bagnio


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bagnio

1. A bathing establishment.
2. A brothel.
3. A Turkish prison.
References in periodicals archive ?
Celebrated characters such as the radical John Wilkes, courtesans Kitty Fisher and Mrs Abington, the magistrate Sir John Fielding and rake Colonel Francis Charteris shine in his descriptions and he gives gripping accounts of the mysterious kidnapping of Elizabeth Canning and the unsolved murder of Ann Bell, left brutalised by her client in a bagnio.
The gentleman, thinking she is a prostitute, takes her to a bagnio rather than to her home, where Betsy, finally realizing the danger she is in, panics, nearly faints, and marriages to convince the gentleman of both her social standing and virtue.
In this "other" realm of the Arabic world, he is entirely stripped of singularity as he ends up in a bagnio "with no particular master" (Cervantes 403).
At the end of day three, Amaryllis finds herself in a bagnio through the cunning and guile of Philander.
This Turkish bagnio perhaps simulates the Habermasian sphere of the development of communicative freedom.
Exasperated, the father concluded his letter: "I am apprehensive that the Playhouse has done nothing but prepare my boy for the highway, and my girls for a bagnio.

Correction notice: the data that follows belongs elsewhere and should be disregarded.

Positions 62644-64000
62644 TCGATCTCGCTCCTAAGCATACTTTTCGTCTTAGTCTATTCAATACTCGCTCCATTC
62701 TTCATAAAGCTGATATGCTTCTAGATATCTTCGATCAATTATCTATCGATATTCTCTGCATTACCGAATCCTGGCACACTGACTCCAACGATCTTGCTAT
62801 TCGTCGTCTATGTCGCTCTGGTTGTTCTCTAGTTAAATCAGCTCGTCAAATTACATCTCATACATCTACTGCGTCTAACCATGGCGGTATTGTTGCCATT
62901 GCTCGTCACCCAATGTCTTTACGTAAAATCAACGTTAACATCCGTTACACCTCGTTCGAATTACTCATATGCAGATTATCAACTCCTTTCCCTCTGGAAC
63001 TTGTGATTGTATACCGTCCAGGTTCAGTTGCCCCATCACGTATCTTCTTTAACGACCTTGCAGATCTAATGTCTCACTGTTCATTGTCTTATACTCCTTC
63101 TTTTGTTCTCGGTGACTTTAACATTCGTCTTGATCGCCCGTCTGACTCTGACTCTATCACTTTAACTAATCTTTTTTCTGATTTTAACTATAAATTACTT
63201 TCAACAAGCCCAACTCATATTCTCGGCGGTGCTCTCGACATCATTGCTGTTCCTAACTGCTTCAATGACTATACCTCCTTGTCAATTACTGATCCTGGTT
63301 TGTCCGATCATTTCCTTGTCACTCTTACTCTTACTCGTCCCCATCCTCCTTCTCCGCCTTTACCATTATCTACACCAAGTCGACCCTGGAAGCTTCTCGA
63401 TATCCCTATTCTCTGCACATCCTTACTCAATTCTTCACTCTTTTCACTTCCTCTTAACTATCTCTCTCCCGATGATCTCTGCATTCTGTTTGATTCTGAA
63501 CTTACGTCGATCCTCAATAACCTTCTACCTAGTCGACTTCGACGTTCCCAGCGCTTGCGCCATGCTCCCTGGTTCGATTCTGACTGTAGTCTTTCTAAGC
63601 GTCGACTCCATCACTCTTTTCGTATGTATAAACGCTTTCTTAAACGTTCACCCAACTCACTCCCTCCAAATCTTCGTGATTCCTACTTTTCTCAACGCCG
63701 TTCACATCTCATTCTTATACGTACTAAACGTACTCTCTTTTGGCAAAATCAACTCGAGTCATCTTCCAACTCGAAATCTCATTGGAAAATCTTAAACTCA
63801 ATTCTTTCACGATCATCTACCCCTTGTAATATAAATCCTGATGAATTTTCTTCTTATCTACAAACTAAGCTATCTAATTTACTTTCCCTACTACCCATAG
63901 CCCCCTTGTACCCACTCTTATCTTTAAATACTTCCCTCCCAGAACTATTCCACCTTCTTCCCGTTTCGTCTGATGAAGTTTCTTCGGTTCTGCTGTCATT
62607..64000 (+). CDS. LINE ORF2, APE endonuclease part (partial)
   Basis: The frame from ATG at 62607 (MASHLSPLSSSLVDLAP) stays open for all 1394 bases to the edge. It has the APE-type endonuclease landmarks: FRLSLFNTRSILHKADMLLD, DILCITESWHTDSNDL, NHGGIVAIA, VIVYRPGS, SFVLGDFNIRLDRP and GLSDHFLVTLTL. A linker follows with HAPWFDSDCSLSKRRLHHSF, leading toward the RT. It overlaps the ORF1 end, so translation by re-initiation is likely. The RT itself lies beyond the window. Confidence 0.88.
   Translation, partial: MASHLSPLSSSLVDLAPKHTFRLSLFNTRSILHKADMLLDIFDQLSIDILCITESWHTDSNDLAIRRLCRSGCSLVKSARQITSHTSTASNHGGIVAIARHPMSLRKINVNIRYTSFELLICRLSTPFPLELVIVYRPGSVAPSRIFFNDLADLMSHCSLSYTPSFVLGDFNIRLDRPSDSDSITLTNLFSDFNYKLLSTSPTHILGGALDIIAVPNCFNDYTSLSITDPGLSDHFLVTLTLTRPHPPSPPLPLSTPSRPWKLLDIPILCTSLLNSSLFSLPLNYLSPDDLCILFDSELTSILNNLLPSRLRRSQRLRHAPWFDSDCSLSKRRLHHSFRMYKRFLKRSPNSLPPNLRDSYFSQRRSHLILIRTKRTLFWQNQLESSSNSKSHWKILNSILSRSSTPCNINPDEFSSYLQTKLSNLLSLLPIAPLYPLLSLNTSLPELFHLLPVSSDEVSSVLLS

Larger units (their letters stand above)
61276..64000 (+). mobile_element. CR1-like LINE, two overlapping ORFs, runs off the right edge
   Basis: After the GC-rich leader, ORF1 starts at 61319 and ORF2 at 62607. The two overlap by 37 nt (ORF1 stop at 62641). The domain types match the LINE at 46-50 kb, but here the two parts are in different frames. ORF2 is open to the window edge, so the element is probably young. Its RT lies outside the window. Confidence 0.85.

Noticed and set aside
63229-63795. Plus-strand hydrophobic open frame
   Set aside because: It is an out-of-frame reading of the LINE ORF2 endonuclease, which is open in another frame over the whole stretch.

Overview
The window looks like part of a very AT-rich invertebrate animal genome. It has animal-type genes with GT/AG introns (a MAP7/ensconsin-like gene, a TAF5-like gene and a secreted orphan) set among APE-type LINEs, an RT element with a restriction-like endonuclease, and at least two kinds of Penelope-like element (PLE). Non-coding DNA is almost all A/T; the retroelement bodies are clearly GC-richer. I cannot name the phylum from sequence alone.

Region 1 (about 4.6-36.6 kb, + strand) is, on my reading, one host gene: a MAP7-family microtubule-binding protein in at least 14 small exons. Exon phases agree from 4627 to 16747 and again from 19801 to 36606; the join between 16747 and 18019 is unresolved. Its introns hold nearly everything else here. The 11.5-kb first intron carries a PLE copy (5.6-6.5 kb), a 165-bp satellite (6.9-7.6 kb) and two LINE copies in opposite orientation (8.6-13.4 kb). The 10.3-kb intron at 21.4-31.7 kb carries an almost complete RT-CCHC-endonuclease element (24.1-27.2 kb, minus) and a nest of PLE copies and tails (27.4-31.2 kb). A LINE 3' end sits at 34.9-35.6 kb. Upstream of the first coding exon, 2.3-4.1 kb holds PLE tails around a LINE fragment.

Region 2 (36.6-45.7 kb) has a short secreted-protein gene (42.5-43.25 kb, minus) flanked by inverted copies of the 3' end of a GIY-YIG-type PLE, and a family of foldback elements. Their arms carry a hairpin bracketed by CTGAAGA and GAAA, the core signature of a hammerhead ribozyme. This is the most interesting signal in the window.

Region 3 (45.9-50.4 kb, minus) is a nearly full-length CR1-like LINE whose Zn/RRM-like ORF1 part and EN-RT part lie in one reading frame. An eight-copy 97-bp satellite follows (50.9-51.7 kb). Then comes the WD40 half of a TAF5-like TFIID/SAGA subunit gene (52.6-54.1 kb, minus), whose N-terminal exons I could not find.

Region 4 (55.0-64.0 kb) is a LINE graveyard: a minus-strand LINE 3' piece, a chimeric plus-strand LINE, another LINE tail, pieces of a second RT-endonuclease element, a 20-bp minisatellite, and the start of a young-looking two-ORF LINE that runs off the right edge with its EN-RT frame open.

Cervantes's personal experiences as a captive for five years in a royal bagnio (prison) in Algiers inform the geographical, cultural, and social milieu of the plays.
It is quite true that antagonism between individuals occasionally becomes exacerbated; that in the course of action or intrigue, Moors and Christians call each other dogs and scoundrels; that the buffoon in The Bagnios of Algiers, the sacristan Tristan, is free with insults for the Moorish children who make fun of him and with jibes directed at the Jew whom he amuses himself by tormenting.
But perhaps because of its popularity and association with sensual touch, massage began to acquire an unsavoury reputation in the 1880s, and by the mid-1890s had begun to create scandal, as poorly trained masseurs, brothels and bagnios came to the attention of Victorian civic reformers.
Institutional histories of the Magdalen House, the Foundling Hospital, and the Society for the Reformation of Manners are interspersed with accounts of masquerades and Sunday entertainments in the more exclusive bagnios.